Range

Density

%Carbon

%Phosphor

Minimum

5950

0.1

0.045

Maximum

6050

0.3

0.055

What mixture of metals should we use to minimize the cost of

the alloy?

53

## 54. Linear programming

Try It - blending problemDecision variables

– x1 is fraction of total alloy that is metal A

– x2 is fraction of total alloy that is metal B

– x3 is fraction of total alloy that is metal C

– x4 is fraction of total alloy that is metal D

54

## 55. Linear programming

MetalDensity

%Carbon

%Phosphor

Price ($/kg)

A

6500

0.2

0.05

2.0

B

5800

0.35

0.015

2.5

C

6200

0.15

0.065

1.5

D

5900

0.11

0.1

2.0

Range

Density

%Carbon

%Phosphor

Minimum

5950

0.1

0.045

Maximum

6050

0.3

0.055

Try It - blending problem

Density constraints

• Alloy density must be at least 5950

–In math this is

6500 x1 5800 x2 6200 x3 5900 x4 5950

• Alloy density must be at most 6050

–In math this is 6500 x1 5800x2 6200x3 5900 x4 6050

55

## 56. Linear programming

MetalDensity

%Carbon

%Phosphor

Price ($/kg)

A

6500

0.2

0.05

2.0

B

5800

0.35

0.015

2.5

C

6200

0.15

0.065

1.5

D

5900

0.11

0.1

2.0

Range

Density

%Carbon

%Phosphor

Minimum

5950

0.1

0.045

Maximum

6050

0.3

0.055

Try It - blending problem

Carbon constraints

• Carbon concentration must be at least 0.1

–In math this is

0.2 x1 0.35 x2 0.15 x3 0.11x4 0.1

• Carbon concentration must be at most 0.3

–In math this is

0.2 x1 0.35 x2 0.15 x3 0.11x4 0.3

56

## 57. Linear programming

MetalDensity

%Carbon

%Phosphor

Price ($/kg)

A

6500

0.2

0.05

2.0

B

5800

0.35

0.015

2.5

C

6200

0.15

0.065

1.5

D

5900

0.11

0.1

2.0

Range

Density

%Carbon

%Phosphor

Minimum

5950

0.1

0.045

Maximum

6050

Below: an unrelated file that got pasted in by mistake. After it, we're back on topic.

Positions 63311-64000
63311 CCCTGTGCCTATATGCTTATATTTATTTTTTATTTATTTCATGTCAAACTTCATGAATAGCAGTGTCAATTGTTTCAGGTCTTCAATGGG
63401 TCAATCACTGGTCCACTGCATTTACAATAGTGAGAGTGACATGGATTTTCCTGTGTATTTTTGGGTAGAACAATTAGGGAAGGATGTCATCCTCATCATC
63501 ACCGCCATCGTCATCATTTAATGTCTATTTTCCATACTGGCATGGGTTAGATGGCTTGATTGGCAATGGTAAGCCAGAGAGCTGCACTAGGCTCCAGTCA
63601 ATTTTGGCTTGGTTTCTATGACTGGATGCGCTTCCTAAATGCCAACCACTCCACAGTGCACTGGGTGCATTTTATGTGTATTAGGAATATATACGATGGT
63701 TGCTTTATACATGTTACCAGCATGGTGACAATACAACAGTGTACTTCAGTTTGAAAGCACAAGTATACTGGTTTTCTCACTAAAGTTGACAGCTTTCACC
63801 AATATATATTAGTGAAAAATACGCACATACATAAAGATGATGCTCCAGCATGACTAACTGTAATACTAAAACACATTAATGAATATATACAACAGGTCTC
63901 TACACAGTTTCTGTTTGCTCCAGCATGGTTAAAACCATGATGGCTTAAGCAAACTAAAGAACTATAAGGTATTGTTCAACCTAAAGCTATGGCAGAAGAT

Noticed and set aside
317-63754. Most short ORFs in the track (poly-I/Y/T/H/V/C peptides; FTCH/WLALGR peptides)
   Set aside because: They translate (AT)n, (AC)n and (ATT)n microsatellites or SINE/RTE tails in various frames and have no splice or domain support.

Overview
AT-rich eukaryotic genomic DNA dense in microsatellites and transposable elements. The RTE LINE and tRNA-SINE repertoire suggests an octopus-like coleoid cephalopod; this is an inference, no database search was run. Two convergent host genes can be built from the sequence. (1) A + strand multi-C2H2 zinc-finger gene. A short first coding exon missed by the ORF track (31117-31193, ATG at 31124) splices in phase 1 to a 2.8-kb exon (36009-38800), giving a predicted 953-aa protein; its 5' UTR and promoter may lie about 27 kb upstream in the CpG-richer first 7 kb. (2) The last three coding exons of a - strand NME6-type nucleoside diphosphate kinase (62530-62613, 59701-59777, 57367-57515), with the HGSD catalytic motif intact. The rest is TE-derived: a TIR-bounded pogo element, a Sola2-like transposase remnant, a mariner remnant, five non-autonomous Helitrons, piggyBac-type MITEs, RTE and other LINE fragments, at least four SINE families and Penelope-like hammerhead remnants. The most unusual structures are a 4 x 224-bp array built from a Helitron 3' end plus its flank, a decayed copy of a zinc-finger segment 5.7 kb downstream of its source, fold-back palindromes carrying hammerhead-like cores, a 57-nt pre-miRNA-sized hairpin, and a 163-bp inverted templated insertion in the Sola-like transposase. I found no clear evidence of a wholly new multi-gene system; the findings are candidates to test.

0.3

0.055

Try It - blending problem

Phosphor constraints

• Phosphor concentration must be at least 0.1

–In math this is

0.05x1 0.015 x2 0.065x3 0.1x4 0.045

• Phosphor concentration must be at most 0.3

–In math this is

0.05x1 0.015 x2 0.065x3 0.1x4 0.055

57

## 58. Linear programming

Try It - blending problemConstraints

Since only the four metals will make up the

alloy, the sum of the fractional amounts

must be one: x1 x2 x3 x4 1

Fractional parts must be non-negative:

0 xi

for i 1,2,3,4

(Each part must also be ≤ 1, but that's handled by first

equation.)

58

## 59. Linear programming

MetalDensity

%Carbon

%Phosphor

Price ($/kg)

A

6500

0.2

0.05

2.0

B

5800

0.35

0.015

2.5

C

6200

0.15

0.065

1.5

D

5900

0.11

0.1

2.0

Try It - blending problem

Objective function

Cost per kg z 2.0 x1 2.5x2 1.5 x3 2.0 x4

59

## 60. Linear programming

Try It - blending problemPut it together 6500 x 5800 x 6200 x 5900 x 5950

1

– Constraints:

(Convert ≥ to ≤)

2

3

4

6500 x1 5800 x2 6200 x3 5900 x4 6050

0.2 x1 0.35 x2 0.15 x3 0.11x4 0.1

0.2 x1 0.35 x2 0.15 x3 0.11x4 0.3

0.05 x1 0.015 x2 0.065 x3 0.1x4 0.045

0.05 x1 0.015 x2 0.065 x3 0.1x4 0.055

x1 x2 x3 x4 1

xi 0, i 1,2,3,4

–Objective function:

z 2.0 x1 2.5x2 1.5x3 2.0 x4

60

## 61. Linear programming

Try It - blending problemWrite in matrix form

6500 5800 6200 5900

5950

6500

6050

5800

6200

5900

x1

x

0.2 0.35 0.15 0.11

0.1

2

A

, b

, x

x3

0.35

0.15

0.11

0.3

0.2

0.05 0.015 0.065

0.045

0.1

x4

0.015

0.065

0.1

0.05

0.055

6500 x1 5800 x2 6200 x3 5900 x4 5950

6500 x1 5800 x2 6200 x3 5900 x4 6050

0.2 x1 0.35 x2 0.15 x3 0.11x4 0.1

0.2 x1 0.35 x2 0.15 x3 0.11x4 0.3

0.05 x1 0.015 x2 0.065 x3 0.1x4 0.045

0.05 x1 0.015 x2 0.065 x3 0.1x4 0.055

x1 x2 x3 x4 1

xi 0, i 1,2,3,4

T

2.0

1

0

2.5

1

0

f , A EQ , b EQ 1, and lb

1.5

1

0

2.0

1

0

Minimize

z f Tx

61

## 62. Linear programming

6500 5800 6200 59005950

6500

6050

5800

6200

5900

x1

x

0.2 0.35 0.15 0.11

0.1

2

A

,

b

,

x

x3

0

.

2

0

.

35

0

.

15

0

.

11

0

.

3

0.05 0.015 0.065

0.045

0.1

x4

0.015

0.065

0.1

0.05

0.055

T

2.0

1

0

2.5

1

0

f , A EQ , b EQ 1, and lb

1.5

1

0

2.0

1

0

Try It - blending problem

>> A = [-6500 -5800 -6200 -5900; 6500 5800 6200 5900;...

-0.2 -0.35 -0.15 -0.11; 0.2 0.35 0.15 0.11;...

-0.05 -0.015 -0.065 -0.1; 0.05 0.015 0.065 0.1 ];

>> b = [ -5950 6050 -0.1 0.3 -0.045 0.055 ]';

>> f = [ 2 2.5 1.5 2 ]';

>> Aeq = [ 1 1 1 1 ];

>> beq = 1;

>> lb = [ 0 0 0 0 ]';

62

## 63. Linear programming

Try It - blending problem>> [x fval] = linprog( f, A, b, Aeq, beq, lb )

Optimization terminated.

x = 0.0000 <- Metal A

0.2845 <- Metal B

0.5948 <- Metal C

0.1207 <- Metal D

fval = 1.8448 <- Profit in $/kg

63

## 64. MATLAB Linear Programming

Questions?64